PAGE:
Harvey Freedenberg reviews Bring On the Books for Everybody: How Literary Culture Became Popular Culture, by Jim Collins, for Shelf Awareness:
Countering with aggressive cheerfulness the view of those doomsayers who foresee the demise of literary reading in everything from the Internet to the rise of superstores awash on a tide of lattes, Collins's survey is grounded on a fundamentally optimistic premise: “Popular literary culture,” he observes, “is built.., on the interdependency of the print and visual culture, not a world of books versus wall screens.” Anyone inclined to challenge him on that point should be primed for a robust intellectual sparring match.
In The Nation, Michael O’Donnell considers Supreme Power: Franklin Roosevelt versus the Supreme Court, by Jeff Shesol:
The Court-packing plan and “constitutional crisis” of 1937 are not well-known outside political history circles and first-year law classes. But Jeff Shesol, in his superb book Supreme Power, reminds us of the episode's historical and contemporary resonance. The showdown was “one of the most ferocious, unpredictable, and consequential fights of the Roosevelt presidency,” he writes. In addition to its legal significance, the Court battle diminished Roosevelt's prestige: he was proven to be fallible, and his support within the Democratic Party slipped. The episode also serves as a warning that future presidents who mess with the Court will get burned.
Give & Take, by Stona Fitch, reviewed in The Washington Post by Michael Lindgren:
Stylistically, “Give + Take” is an odd mix of the clumsy and the poetic. Fitch knows his jazz, and he can be graceful when writing about music — a surprisingly rare ability — but some of the caper sequences are so awkwardly handled that they don't really make sense, even on a second reading. In general, the narrative is stranded in a tonal no-man's-land: not funny enough to be satire, but not ruthless enough to be noir.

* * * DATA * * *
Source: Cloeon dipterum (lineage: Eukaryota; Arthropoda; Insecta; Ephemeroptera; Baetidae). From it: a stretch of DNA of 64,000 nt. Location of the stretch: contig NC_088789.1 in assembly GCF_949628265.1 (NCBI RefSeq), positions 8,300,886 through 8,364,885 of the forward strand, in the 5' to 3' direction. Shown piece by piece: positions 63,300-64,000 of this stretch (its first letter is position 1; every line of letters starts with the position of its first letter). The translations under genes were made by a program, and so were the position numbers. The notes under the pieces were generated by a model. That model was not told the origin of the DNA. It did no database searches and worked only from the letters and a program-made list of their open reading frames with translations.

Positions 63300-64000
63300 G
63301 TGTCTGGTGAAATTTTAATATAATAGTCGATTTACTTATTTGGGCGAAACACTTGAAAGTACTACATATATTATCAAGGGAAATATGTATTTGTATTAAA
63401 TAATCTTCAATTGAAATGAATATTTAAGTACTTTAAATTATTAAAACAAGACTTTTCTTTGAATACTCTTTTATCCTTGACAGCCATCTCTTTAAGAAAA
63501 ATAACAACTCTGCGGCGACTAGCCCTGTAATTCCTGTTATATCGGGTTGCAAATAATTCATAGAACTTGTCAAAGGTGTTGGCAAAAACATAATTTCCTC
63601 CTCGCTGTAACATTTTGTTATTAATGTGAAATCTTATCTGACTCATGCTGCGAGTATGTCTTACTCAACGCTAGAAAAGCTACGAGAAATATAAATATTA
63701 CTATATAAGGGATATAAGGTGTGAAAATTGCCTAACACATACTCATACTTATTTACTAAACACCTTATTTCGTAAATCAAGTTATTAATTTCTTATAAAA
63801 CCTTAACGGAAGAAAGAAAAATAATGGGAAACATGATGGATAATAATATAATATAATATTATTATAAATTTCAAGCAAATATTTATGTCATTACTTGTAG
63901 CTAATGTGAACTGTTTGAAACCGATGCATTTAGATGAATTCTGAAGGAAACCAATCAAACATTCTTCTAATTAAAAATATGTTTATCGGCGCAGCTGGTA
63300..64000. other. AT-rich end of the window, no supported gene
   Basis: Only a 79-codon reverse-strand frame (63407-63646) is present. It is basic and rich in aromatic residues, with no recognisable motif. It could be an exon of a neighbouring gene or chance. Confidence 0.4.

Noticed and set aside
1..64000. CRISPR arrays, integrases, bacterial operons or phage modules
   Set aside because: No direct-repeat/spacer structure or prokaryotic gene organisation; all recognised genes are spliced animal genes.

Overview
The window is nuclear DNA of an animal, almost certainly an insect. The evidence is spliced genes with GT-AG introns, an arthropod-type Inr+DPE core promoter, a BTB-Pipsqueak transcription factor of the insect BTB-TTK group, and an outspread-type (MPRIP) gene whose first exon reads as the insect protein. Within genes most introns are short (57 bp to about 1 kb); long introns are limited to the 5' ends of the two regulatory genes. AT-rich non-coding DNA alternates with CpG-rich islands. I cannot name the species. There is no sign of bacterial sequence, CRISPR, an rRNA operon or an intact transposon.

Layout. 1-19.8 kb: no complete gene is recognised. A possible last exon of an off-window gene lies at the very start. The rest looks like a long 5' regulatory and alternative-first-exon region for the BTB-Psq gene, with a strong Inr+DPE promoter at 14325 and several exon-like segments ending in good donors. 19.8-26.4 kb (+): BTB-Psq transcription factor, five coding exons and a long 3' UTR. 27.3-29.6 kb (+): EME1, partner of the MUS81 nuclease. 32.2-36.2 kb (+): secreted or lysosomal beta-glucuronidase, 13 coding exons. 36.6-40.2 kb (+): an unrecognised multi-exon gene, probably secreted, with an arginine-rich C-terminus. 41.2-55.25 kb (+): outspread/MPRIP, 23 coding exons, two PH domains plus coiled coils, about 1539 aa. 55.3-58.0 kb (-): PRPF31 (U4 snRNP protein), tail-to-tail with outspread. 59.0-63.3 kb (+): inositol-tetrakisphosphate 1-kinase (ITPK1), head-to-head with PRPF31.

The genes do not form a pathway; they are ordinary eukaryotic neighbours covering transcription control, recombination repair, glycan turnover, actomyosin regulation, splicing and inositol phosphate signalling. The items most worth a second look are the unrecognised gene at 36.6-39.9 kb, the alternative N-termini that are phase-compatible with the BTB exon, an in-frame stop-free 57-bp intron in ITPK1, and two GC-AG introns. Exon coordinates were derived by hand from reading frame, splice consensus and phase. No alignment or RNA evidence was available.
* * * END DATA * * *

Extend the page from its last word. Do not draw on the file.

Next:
Charles E. May marks his 100th blog post on Reading the Short Story:
To mark the occasion of my 100th posting on the “Reading the Short Story” blog, I am offering a list of my 100 favorite short story collections (so far) of the twenty-first century. I am not naming the list “The Best” of anything, just a roll-call of collections I have read and, for whatever reason—made me laugh, made me think, made me envious, made me glad to love this form—I responded to as a grateful reader. If you have a favorite not on the list, let me know.
NBCC Charter Member Alan Caruba’s August 2010 Bookviews column includes a mention of The Debba, by Avner Mandelman:
Also set in foreign shores is The Debba by Avner Mandelman ($14.95, Other Press). In Middle East lore, the Debba is a mythical Arab hyena that can turn into a man who lures Jewish children away from their families to teach them the language of beasts. It is also the name of a play by the main character’s father that was staged just once in Haifa in 1946, causing a riot. The year is 1977 and David Starkman, his son, has renounced his Israeli citizenship and is living in Canada when he learns of his father’s gruesome murder. He returns to Israel to settle his father’s affairs only to learn his father’s will demands the play be staged within 45 days of his death. What unfolds is filled with dark forces as the novel barrels toward its shocking climax.
In The Huffington Post, Anis Shivani stirs up controversy by naming “The 15 Most Overrated Contemporary American Writers”:
If we don't understand bad writing, we can't understand good writing. Bad writing is characterized by obfuscation, showboating, narcissism, lack of a moral core, and style over substance. Good writing is exactly the opposite. Bad writing draws attention to the writer himself. These writers have betrayed the legacy of modernism, not to mention postmodernism. They are uneasy with mortality. On the great issues of the day they are silent (especially when they seem to address them, like William T. Vollmann). They desire to be politically irrelevant, and they have succeeded. They are the unreadable Booth Tarkingtons, Joseph Hergesheimers, and John Herseys of our time, earnestly bringing up the rear.